EST. May 2000 (AD)


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We are thrilled to welcome La Petite Rouge and her monthly travel column to our HW family. Look for her words of wisdom every month in this space or join our newsletter to receive updates.

Travel for the Trepid

There is a belief in some circles that travel must be uncomfortable, baffling, or intermittently painful with short bursts of relief. Those descriptors better fit a root canal or a children's music recital. There is nothing in the definition of travel that suggests only the worst possible outcome for the trouble of leaving home. One travels to the mailbox. One travels to the drug store. A trip to the mailbox doesn't usually require Dramamine or an after-dinner mint, but it's often helpful to have both on hand. So while you're at the drug store, pick up a few things. These are the souvenirs of daily life.

The intrepid traveler knows to be prepared, but the following advice is clearly targeted to the trepid, those borderline agoraphobics who count on cable television to broaden their outlook. It's not that they are lazy. Some are inherently fearful of the customs and languages of foreign lands. (Fail one high school French quiz, and a good portion of the world will forever be off limits.) Others are fearful of unusual food, no matter how artificially colored/flavored/nuanced their evening meal. Still others are worried about natural disasters. Sure, the primary causes of Tsunami are all natural (volcanic eruption, earthquake, underwater landslide, meteor impact), but that doesn't automatically suggest that every one of those possibilities will occur the moment you book your Polynesian sailing trip.

The best approach is to narrow the options, make a commitment, and prepare for every possible outcome, including the one where you have a wonderful time, meet some great people, and arrive home relatively unscathed.

Narrow the Options:

Decide where you want to go. No, this isn't about where someone else wants to go. You can't always be the people pleaser. This isn't about fulfilling your late grandfather's dream of returning to the old country. (If you're already in the old country, think about going somewhere new.) If you're paying for the excursion, you have the right to be selfish. After all, this will not be cheap. Despite whatever backwoods hostel experience you have in your mind, erase that image immediately. Do you know why they call them hostels? Because a couple days of sharing a bunk bed in Tashkent with a stranger of indeterminate origin/sex and very questionable hygiene will make you hostile. And you won't be traveling for days on end by bus or train. You are going to fly in a commercial jet, not a three-propeller job owned by a guy named Spud. You will not get into any floating vessel for an extended period that does not have proper facilities. The point of the travel is not the time you spend actually being transported. It's everything in between.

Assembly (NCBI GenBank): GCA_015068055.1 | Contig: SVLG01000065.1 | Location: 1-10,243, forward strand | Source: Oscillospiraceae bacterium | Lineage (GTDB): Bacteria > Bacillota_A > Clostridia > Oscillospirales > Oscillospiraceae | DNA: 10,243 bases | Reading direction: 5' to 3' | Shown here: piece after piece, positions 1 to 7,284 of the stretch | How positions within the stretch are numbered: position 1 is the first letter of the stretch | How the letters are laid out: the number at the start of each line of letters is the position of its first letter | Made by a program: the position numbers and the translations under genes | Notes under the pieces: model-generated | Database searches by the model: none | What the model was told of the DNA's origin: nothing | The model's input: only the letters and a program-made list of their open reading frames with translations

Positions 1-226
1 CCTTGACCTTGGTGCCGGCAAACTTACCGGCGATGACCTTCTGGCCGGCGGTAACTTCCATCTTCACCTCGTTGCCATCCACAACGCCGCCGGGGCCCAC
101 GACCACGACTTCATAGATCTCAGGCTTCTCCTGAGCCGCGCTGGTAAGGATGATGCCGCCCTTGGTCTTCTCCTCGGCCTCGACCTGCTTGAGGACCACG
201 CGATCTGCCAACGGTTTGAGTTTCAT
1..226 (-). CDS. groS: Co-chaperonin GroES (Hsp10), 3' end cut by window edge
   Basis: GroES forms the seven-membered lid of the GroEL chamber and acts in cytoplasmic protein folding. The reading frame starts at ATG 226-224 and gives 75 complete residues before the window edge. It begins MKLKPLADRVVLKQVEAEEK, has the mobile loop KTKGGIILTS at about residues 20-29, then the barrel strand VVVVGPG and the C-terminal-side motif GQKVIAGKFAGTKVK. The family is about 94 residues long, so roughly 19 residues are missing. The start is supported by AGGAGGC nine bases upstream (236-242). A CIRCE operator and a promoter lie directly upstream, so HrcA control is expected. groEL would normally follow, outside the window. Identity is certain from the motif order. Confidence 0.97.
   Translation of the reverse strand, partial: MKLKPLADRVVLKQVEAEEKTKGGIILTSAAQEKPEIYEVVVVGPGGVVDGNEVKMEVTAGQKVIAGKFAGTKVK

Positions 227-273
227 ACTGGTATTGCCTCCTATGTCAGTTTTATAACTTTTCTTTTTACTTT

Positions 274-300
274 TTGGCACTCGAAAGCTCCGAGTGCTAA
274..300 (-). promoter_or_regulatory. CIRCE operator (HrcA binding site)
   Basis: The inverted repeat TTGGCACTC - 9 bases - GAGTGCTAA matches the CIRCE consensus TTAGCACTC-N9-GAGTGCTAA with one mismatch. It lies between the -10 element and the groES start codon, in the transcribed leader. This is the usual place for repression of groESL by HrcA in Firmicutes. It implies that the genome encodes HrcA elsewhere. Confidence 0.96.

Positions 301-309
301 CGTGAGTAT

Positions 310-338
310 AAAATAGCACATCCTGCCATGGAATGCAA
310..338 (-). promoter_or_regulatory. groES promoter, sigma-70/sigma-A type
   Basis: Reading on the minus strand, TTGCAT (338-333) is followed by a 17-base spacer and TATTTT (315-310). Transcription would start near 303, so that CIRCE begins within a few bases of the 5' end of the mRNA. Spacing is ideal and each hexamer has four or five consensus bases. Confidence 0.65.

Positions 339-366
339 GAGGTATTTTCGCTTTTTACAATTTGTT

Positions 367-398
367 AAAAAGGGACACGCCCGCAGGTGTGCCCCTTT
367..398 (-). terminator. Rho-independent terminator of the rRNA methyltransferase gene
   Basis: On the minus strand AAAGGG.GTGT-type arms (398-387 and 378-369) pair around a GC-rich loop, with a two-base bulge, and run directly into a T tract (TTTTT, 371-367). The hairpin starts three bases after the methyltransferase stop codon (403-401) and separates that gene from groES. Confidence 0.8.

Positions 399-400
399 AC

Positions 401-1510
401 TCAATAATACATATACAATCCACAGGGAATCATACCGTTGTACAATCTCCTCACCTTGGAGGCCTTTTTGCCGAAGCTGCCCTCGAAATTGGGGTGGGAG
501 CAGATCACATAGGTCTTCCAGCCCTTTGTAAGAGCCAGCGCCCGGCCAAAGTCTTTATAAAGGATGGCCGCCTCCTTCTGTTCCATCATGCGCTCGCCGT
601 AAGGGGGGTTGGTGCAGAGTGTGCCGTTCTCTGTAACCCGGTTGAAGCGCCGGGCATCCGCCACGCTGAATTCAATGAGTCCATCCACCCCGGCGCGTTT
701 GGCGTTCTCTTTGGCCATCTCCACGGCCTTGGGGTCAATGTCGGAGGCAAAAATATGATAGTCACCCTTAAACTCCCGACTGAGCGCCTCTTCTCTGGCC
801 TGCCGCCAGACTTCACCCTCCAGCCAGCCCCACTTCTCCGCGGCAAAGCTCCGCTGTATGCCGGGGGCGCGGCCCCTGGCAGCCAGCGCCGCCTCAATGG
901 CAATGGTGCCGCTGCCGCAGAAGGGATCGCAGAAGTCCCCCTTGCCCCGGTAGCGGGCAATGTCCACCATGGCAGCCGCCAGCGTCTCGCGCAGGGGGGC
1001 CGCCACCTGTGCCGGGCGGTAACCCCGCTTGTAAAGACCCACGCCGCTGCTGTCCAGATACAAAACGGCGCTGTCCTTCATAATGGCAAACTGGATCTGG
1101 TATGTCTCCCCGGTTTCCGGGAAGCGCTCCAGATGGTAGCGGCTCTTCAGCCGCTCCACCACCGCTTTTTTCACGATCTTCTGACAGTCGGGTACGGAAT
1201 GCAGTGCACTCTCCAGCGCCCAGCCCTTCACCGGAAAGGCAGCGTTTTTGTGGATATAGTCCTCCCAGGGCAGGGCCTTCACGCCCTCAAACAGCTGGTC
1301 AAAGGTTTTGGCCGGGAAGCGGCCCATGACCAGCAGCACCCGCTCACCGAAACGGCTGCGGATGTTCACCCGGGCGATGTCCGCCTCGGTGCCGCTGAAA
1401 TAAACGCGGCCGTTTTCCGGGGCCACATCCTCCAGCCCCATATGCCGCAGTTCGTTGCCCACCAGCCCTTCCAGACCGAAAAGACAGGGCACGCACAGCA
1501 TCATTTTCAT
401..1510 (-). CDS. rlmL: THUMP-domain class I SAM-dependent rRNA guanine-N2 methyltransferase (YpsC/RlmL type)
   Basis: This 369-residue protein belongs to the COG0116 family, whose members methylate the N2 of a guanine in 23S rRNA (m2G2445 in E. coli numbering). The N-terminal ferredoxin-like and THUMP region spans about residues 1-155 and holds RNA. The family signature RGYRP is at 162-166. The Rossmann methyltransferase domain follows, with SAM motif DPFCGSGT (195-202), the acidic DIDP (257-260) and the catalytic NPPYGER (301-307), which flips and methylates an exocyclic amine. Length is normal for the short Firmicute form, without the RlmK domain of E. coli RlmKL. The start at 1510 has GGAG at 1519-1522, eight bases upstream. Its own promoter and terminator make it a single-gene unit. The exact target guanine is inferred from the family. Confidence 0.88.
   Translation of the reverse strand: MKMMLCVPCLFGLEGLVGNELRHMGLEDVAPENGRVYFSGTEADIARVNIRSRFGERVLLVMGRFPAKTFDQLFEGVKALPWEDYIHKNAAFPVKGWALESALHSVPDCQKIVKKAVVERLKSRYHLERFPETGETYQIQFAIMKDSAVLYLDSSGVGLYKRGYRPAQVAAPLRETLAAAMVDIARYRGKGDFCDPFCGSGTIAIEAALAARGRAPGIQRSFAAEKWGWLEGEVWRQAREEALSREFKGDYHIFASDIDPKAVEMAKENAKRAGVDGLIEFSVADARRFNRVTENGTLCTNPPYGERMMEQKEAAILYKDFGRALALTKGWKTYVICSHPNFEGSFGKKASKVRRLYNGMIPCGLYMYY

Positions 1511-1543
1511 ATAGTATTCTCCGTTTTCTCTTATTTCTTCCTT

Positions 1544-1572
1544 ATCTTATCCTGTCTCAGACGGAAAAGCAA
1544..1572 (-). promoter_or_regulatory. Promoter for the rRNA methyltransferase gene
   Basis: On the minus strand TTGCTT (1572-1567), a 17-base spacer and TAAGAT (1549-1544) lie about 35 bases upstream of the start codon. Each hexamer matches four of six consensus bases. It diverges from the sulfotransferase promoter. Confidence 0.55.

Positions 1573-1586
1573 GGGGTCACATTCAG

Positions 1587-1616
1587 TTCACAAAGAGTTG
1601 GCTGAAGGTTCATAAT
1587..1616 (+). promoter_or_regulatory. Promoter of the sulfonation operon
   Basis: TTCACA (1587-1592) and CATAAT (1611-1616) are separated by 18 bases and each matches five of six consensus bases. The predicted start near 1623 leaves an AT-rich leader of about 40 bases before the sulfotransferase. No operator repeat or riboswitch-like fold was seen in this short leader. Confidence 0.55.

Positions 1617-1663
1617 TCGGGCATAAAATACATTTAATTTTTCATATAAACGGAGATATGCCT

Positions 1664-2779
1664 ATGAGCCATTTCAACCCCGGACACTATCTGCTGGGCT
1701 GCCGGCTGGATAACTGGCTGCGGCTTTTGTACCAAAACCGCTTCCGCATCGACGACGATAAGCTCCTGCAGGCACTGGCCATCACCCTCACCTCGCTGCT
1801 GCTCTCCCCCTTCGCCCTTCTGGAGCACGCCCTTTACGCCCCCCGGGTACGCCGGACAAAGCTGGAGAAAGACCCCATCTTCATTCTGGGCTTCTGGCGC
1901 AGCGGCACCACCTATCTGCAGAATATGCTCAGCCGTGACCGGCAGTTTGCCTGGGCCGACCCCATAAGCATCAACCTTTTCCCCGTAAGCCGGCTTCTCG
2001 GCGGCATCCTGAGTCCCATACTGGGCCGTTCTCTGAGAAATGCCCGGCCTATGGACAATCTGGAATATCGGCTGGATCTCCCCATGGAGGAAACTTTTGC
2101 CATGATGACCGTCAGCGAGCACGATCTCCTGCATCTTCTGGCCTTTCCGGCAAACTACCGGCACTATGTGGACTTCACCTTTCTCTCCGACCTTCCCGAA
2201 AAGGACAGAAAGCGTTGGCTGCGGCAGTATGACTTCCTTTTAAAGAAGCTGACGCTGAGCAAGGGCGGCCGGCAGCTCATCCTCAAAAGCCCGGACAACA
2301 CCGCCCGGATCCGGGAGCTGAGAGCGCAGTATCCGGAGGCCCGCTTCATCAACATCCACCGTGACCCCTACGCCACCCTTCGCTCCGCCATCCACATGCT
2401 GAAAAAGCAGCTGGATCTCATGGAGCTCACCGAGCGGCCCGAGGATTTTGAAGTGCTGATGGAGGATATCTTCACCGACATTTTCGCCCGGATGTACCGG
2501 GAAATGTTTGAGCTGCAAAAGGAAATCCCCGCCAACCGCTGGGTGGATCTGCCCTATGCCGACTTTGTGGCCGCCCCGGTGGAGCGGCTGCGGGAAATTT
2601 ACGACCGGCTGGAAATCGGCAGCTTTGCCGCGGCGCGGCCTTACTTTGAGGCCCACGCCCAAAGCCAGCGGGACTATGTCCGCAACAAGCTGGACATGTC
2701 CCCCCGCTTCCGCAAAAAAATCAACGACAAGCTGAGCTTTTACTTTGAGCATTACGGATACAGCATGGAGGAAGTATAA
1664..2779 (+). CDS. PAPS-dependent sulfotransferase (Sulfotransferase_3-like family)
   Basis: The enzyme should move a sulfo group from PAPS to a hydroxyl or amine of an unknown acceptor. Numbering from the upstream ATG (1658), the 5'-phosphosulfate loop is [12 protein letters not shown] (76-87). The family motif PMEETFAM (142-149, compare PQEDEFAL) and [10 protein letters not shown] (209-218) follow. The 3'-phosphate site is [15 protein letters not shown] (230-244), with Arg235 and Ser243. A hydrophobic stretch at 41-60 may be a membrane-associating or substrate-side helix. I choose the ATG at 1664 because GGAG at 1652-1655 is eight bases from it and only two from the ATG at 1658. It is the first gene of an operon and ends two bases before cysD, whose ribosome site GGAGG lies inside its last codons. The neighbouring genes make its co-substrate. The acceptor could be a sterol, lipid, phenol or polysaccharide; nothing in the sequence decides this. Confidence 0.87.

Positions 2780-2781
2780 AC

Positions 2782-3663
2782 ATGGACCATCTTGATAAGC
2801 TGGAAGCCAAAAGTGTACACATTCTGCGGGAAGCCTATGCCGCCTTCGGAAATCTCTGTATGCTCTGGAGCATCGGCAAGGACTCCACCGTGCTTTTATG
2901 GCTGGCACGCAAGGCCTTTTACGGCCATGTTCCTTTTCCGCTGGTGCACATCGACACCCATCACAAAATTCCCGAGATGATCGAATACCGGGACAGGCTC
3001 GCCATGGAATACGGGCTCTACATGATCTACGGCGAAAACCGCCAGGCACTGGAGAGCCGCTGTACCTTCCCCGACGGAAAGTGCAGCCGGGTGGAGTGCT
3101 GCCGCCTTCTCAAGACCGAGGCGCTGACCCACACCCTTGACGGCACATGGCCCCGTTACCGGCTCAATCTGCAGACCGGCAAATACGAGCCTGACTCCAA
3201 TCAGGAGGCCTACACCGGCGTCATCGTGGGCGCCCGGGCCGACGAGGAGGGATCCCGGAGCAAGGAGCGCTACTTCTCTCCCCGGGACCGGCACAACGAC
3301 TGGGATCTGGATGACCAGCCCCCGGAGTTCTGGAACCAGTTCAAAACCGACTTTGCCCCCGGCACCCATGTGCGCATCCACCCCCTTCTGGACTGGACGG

Make a Commitment:

A good way to force yourself to do anything is to put down some cash. Signing a contract helps the brain to understand that it's not okay to change your mind. You are in control of your brain. You are deciding it's time to see the Isles of Scilly. It's time to walk the streets of Curacao. It's time to learn to make moonshine.

But if your brain doesn't know that there is a possible out in case of a true emergency, it might explode. So if it's just for a weekend, work through your anxiety as best you can. If you are committing to three weeks in Borneo, sign up for the traveler's insurance. Make sure it's the kind that will airlift you back home in case of accidental dismemberment. While we live as one on this planet, some of us simply have a better concept of health care.


There is no such thing as overpacking. Whether you're traveling for a week or just an overnight stay in Boston, you still have needs. These needs include an impressive amount of hygiene products, your own blankets and pillows and an emergency first aid kit. You'll probably also need your own personal entertainment devices. If you're suddenly stuck in a Northeaster, you'll need foul weather gear. And you will always, no matter where you go, need sun block and a moisturizer.

The aforementioned will go into bag one. In bag two, you need a ten-day supply of clothing, four pairs of shoes, two bathing suits, one set of work out clothes, one set of exercise bands (or free weights if you're ambitious), and one formal outfit. Your luggage should be on wheels and be well within your ability to maneuver. You will have to check in your bags. (Your luggage will not fit into the overhead compartment.) In your carry-on bag, take your legal prescription medication, three books, sugar free mints, a notebook, five pens, a comb, a brush, dental floss, toothpaste and toothbrush, stain remover, sleep mask, ear plugs, and sunglasses. Don't forget your travel itinerary, wallet, passport, pocket translator, money and cashews (raw and unsalted).

It would be foolish to say that these were merely suggestions. You will need everything on this list at least once within your first 24 hours out of your home. If you didn't bring something, then you'll have to barter with a stranger on the street, and you won't get exactly what you want. There may be thirty brands of dental floss, but will they have cinnamon-flavored?

If it helps you get into the spirit of travel, give your excursion a title, just like on the cable travel network. Name your luggage. (My favorite is called Bagzilla.) Put a happy face on your neck pillow. Now you are ready to travel.

Copyright © 2008 by Pamela Miller